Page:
A 7-hour layover in New Jersey—this is the anticlimactic final chapter to our week in the Congo. It’s not ideal. We’re watching passengers board a different plane also heading to Nashville but three hours earlier than our flight and we’re feeling a tad bit jealous. Instead of giving them dirty looks, I’ve decided to pull out the laptop and write my thoughts about our trip. Here goes:
The Thursday before we left for Africa, I met Brent for a quick lunch at a Greek restaurant near Walmart so we could get a few more things for our trip. A man with an awesome handlebar moustache walked in just before us. I had noticed his giant tricycle strapped onto the back of his car in the parking lot. This guy was a real character. The cherry on top was his old-fashioned top hat. It was black silk and it had a rumpled bill—a foreign currency, I think—tucked into the band. Barely worth mentioning except that on our flight last Saturday from Brussels to Kinshasa, we saw another man with a black top hat. This wasn’t the same man but it still caught our attention. Who wears top hats, especially on a plane? Where did he keep the hat during the flight? Surely he didn’t wear it. Did he stow it? Do you know what happens to items in the overhead storage compartments? To round out the “Top Hat Phenomenon,” on the flight last night from Kinshasa to Brussels, we saw yet another man with a top hat. In addition to the jaunty hat, this fellow also wore a suit vest covered in an odd assortment of buttons. Three different men with three different but similar hats.
You might ask why I would go to the trouble of describing these men. I’m actually asking myself the same question. I know I learn best from metaphors. And don’t get me started on parables—I love them. Why I can’t learn something straight up in black and white is a mystery but if I can compare one situation to another similar situation, it all seems more profound, more relatable. I’m searching for the meaning in the top hats…
Here’s what I mean by metaphors:
As I mentioned in an earlier post, riding in a car in Kinshasa traffic is an adventure. And by adventure, I mean, really, REALLY scary. There are so many near misses. The driver must be aggressive or he’ll never arrive at his destination. There are public transportation vans crammed to the ceiling with people. Some even stand on the running boards and cling to the inside of the van…with the door opened…in heavy traffic. Pedestrians run across several lanes of traffic with the assumption these drivers will stop for them. Africa has so many Christians and it’s no wonder. These highways would make anyone pray. My takeaway (my metaphor) is that I am used to “driving” or at least thinking I’m in control of what happens. Being a passenger this week, I had to totally rely on the driver of our car. I didn’t know how to get where we were going and I couldn’t drive on these roads anyway. Maybe Africa is gaining Christians faster than in the U.S. because they already have the mindset needed to give your life wholly to Christ: we’re not truly in control. I can start the engine and fill it with gas, but any notion that I am really the one making things happen is delusional.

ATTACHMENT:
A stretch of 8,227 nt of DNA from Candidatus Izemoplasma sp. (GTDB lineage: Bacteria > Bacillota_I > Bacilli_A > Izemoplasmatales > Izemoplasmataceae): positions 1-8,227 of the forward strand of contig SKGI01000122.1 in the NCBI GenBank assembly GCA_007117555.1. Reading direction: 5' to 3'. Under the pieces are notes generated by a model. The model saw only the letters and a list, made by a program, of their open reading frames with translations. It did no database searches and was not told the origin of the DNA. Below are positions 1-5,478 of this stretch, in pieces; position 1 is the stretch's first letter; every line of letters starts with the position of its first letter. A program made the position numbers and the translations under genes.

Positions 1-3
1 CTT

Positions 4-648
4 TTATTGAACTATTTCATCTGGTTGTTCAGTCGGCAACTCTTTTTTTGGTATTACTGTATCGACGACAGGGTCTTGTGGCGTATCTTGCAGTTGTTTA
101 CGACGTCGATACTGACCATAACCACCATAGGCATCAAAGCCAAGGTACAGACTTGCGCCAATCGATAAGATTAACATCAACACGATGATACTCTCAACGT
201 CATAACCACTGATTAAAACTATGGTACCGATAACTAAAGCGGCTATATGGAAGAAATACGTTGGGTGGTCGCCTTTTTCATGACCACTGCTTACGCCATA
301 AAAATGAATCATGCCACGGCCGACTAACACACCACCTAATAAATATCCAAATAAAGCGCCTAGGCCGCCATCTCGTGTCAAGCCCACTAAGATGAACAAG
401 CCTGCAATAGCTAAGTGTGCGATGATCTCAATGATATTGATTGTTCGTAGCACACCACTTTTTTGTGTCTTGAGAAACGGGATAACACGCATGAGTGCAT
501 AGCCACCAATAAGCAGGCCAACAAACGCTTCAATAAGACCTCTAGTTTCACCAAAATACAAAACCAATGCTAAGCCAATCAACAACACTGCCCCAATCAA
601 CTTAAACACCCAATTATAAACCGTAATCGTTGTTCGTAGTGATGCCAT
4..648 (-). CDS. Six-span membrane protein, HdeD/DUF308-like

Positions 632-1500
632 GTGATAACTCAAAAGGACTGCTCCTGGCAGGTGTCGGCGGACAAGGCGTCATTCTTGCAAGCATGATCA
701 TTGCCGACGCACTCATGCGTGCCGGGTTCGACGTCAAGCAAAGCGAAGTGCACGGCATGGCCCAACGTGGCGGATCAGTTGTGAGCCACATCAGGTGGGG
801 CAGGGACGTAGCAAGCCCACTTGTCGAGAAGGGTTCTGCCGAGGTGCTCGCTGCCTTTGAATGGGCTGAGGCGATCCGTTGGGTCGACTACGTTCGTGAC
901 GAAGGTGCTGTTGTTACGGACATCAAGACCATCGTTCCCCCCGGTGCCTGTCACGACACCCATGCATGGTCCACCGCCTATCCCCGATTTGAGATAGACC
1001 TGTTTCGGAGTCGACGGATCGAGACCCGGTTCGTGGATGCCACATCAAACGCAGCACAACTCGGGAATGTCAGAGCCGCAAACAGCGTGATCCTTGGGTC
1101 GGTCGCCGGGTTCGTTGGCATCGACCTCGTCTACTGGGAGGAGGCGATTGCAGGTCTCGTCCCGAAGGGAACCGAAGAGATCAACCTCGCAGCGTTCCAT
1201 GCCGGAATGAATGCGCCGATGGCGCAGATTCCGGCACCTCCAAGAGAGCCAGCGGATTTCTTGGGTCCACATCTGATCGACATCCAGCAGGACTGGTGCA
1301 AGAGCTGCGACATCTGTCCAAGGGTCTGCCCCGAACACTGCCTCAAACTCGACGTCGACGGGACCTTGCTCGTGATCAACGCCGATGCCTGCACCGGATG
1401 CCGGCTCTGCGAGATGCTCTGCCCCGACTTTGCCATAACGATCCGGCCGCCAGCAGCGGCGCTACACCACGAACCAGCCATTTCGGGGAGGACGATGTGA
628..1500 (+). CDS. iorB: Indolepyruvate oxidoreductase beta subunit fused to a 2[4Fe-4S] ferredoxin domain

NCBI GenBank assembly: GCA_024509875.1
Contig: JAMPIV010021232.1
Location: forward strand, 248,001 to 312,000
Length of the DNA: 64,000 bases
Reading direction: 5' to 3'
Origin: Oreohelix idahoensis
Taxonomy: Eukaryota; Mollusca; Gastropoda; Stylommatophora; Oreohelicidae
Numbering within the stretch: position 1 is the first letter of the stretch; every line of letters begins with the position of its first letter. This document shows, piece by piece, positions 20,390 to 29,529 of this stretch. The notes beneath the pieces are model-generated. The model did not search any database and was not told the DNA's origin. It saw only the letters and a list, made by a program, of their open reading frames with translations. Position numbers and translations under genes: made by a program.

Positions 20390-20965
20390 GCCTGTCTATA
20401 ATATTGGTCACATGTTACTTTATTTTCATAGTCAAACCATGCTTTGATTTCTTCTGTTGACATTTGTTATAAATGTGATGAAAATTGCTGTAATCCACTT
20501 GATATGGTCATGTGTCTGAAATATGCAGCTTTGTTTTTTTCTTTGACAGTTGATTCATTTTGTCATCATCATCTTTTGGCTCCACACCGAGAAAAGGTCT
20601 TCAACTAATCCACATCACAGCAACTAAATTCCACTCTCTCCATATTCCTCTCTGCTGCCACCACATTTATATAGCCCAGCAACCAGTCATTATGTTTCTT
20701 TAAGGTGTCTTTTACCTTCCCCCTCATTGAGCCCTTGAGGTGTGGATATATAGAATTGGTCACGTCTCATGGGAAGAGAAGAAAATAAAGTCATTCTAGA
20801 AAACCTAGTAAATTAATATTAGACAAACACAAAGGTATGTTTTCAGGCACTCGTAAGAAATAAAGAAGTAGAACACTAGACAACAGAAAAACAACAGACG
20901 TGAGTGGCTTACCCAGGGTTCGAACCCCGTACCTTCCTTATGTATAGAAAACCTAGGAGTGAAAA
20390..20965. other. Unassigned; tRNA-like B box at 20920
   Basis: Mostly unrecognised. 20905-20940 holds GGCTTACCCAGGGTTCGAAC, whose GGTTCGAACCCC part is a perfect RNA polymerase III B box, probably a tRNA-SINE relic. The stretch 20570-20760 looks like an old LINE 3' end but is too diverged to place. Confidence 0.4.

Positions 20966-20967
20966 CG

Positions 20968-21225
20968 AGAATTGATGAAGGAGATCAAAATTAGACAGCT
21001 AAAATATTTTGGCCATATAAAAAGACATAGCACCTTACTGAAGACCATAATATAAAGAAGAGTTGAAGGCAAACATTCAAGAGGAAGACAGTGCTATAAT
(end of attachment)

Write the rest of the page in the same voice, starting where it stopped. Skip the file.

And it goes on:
I dozed off for a while during the flight to Newark. I dreamed we were back in Murfreesboro but the toddler bed Ezra used in our hotel room was in our bedroom at home. In the dream, I woke up and saw the bed. I began to wander around the house, looking for him. I was startled awake and realized I was on a plane, wedged between a stranger and Brent. I started to cry, as silently as possible, as I dabbed my eyes and nose with a tiny beverage napkin. Hopefully, the lady next to me didn’t notice. She had her headphones on and continued to watch the tiny screen in front of her. The dream reminded me of our loss but it also reminded me of how little I can control. We could plan and pay for this trip but only God can set Ezra free and allow him to come home. God alone can change the hearts of the government officials (who, incidentally, aren’t in control, either).
So, now I circle back to the Top Hats: unimportant coincidences as insignificant as a “chasing after the wind.” Because I can’t see the whole picture, I grasp at pieces which don’t make sense. I search for reason in this frustrating predicament we find ourselves and our Congolese son in just like I looked for a significance in the appearance of those top hats. It’s as if I think I’m owed an explanation, as if it’s my right, as if I’m the one who makes things happen so I should be privy to all that’s going on. Without wanting to admit it, I think I can script this better than God. “Yet God has made everything beautiful for its own time. He has planted eternity in the human heart, but even so, people cannot see the whole scope of God’s work from beginning to end.” (Ecclesiastes 3:11) If I want to stop feeling out of control, I have to voluntarily give up control to the driver who knows where and how this is all supposed end.